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dc.contributor.advisorHenrik Schmidt.en_US
dc.contributor.authorLuo, Wenyuen_US
dc.contributor.otherWoods Hole Oceanographic Institution.en_US
dc.date.accessioned2012-02-24T19:02:47Z
dc.date.available2012-02-24T19:02:47Z
dc.date.copyright2005en_US
dc.date.issued2005en_US
dc.identifier.urihttp://hdl.handle.net/1721.1/69207
dc.descriptionThesis (S.M.)--Joint Program in Oceanography/Applied Ocean Science and Engineering (Massachusetts Institute of Technology, Dept. of Ocean Engineering; and the Woods Hole Oceanographic Institution); and, (S.M.)--Massachusetts Institute of Technology, Dept. of Electrical Engineering and Computer Science, 2005.en_US
dc.descriptionIncludes bibliographical references (p. 149-151).en_US
dc.description.abstractDespite the great achievements obtained with fast-field and parabolic equation models, normal mode programs still remain a very efficient, simple and practical tool for describing ocean acoustics in range-independent environments. Numerical implementations of wave-theory solutions for range-dependent acoustic problems can be classified as: normal-mode techniques (adiabatic or coupled modes); parabolic-approximation techniques (narrow- or wide-angle parabolic equations solved by split-step or finite-difference techniques); and finite-element/finite- difference solutions of the full wave equation. The mode techniques provide approximate field solutions if implemented in the adiabatic approximation, while complete wave theory solutions can be obtained by including full mode coupling. Parabolic approximations to the elliptic wave equation have been extensively studied over the past 10 years([15], [23]). The advantage of using a parabolic wave equation is that it can be efficiently solved by noniterative forward marching techniques. However, any form of the parabolic equation is an approximate wave equation derived under the assumptions of: (1) forward propagation only, and (2) that energy is propagating within a limited angular spectrum around the main propagation direction. The last category of models based on finite-difference and finite-element solutions of the full wave equation([22]) is well suited for providing solutions for propagation in general range-dependent environments.en_US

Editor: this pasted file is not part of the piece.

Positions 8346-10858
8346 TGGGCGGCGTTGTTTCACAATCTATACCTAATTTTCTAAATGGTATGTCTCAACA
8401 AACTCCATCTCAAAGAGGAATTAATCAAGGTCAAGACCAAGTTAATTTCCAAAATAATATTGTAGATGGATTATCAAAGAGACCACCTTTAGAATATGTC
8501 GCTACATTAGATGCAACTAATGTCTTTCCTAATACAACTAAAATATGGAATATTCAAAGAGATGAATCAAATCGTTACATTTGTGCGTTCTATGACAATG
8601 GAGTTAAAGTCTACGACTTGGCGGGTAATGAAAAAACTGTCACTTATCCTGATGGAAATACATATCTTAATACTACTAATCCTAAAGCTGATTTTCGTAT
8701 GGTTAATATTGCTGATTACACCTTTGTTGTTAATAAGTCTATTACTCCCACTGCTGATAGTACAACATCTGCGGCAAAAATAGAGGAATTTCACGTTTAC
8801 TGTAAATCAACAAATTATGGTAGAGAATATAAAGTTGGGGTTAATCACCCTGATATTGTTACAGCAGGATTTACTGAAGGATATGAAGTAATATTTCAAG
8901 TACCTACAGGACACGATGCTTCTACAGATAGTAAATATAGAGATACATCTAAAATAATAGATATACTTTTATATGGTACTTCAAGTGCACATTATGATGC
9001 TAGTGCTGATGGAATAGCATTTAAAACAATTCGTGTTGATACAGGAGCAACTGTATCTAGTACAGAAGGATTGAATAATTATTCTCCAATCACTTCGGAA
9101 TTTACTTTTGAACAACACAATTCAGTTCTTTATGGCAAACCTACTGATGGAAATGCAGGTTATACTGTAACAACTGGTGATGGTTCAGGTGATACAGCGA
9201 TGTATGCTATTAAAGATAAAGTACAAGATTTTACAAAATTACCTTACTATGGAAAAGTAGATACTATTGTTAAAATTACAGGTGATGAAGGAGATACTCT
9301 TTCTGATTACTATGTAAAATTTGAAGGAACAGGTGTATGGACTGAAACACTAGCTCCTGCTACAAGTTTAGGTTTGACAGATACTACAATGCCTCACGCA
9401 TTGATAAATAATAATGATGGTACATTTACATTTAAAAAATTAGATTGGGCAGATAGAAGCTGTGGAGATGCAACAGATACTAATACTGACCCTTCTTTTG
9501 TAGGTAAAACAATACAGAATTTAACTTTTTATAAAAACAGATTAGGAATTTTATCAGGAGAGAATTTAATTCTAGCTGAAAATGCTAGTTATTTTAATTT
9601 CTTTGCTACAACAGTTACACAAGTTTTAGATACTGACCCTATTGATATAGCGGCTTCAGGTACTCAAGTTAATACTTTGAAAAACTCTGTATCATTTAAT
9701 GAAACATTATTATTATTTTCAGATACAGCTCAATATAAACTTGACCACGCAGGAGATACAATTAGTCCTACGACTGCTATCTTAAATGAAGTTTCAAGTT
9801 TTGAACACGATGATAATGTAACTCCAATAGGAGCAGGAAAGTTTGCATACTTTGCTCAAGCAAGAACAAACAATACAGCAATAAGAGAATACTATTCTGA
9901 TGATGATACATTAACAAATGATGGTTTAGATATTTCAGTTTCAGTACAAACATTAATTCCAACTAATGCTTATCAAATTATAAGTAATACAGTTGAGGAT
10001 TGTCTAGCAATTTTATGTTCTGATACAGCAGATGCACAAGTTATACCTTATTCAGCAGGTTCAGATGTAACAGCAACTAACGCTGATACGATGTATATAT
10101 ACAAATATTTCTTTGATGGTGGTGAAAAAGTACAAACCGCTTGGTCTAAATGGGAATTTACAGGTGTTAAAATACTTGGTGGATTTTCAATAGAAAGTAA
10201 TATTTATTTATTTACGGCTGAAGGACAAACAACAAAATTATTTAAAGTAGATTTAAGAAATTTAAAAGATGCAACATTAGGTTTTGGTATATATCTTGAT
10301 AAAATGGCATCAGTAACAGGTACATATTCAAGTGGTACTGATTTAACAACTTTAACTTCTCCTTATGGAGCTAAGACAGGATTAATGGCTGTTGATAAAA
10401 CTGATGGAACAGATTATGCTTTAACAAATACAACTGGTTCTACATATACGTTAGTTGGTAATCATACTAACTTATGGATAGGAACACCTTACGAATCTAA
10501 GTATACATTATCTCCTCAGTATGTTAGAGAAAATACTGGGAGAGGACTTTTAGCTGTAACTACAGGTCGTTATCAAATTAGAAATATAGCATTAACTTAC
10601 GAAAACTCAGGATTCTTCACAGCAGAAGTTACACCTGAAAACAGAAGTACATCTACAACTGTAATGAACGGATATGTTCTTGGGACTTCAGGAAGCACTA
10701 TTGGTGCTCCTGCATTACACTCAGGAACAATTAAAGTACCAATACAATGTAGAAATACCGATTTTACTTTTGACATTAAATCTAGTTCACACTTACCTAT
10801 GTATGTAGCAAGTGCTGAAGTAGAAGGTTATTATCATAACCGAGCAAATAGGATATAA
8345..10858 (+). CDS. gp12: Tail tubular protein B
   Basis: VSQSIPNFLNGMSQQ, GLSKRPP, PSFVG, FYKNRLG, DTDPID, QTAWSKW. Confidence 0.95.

dc.description.abstract(cont.) The existing codes, however, are extremely computer intensive. My thesis focuses on a two-dimensional two-way coupled modes model, and then expend it to a three-dimensional coupled modes model for two-dimensional, range- dependent waveguides. Numerical examples of two-dimensional and three-dimensional problems are presented, and comparisons with the results from analytical solution, as well as from COUPLE are also considered.en_US
dc.description.statementofresponsibilityby Wenyu Luo.en_US
dc.format.extent151 p.en_US
dc.language.isoengen_US
dc.publisherMassachusetts Institute of Technologyen_US
dc.rightsM.I.T. theses are protected by copyright. They may be viewed from this source for any purpose, but reproduction or distribution in any format is prohibited without written permission. See provided URL for inquiries about permission.en_US
dc.rights.urihttp://dspace.mit.edu/handle/1721.1/7582en_US
dc.subjectJoint Program in Oceanography/Applied Ocean Science and Engineering.en_US
dc.subjectOcean Engineering.en_US
dc.subjectElectrical Engineering and Computer Science.en_US
dc.subjectWoods Hole Oceanographic Institution.en_US
dc.titleA three-dimensional coupled modes solution for range-dependent waveguidesen_US
dc.title.alternative3D coupled modes solution for range-dependent waveguidesen_US
dc.typeThesisen_US
dc.description.degreeS.M.en_US
dc.contributor.departmentJoint Program in Oceanography/Applied Ocean Science and Engineering.en_US
dc.contributor.departmentMassachusetts Institute of Technology. Dept. of Ocean Engineering.en_US
dc.contributor.departmentMassachusetts Institute of Technology. Dept. of Electrical Engineering and Computer Science.en_US
dc.contributor.departmentWoods Hole Oceanographic Institution.en_US
dc.contributor.departmentMassachusetts Institute of Technology. Department of Electrical Engineering and Computer Science
dc.contributor.departmentMassachusetts Institute of Technology. Department of Ocean Engineering
dc.identifier.oclc63516592en_US


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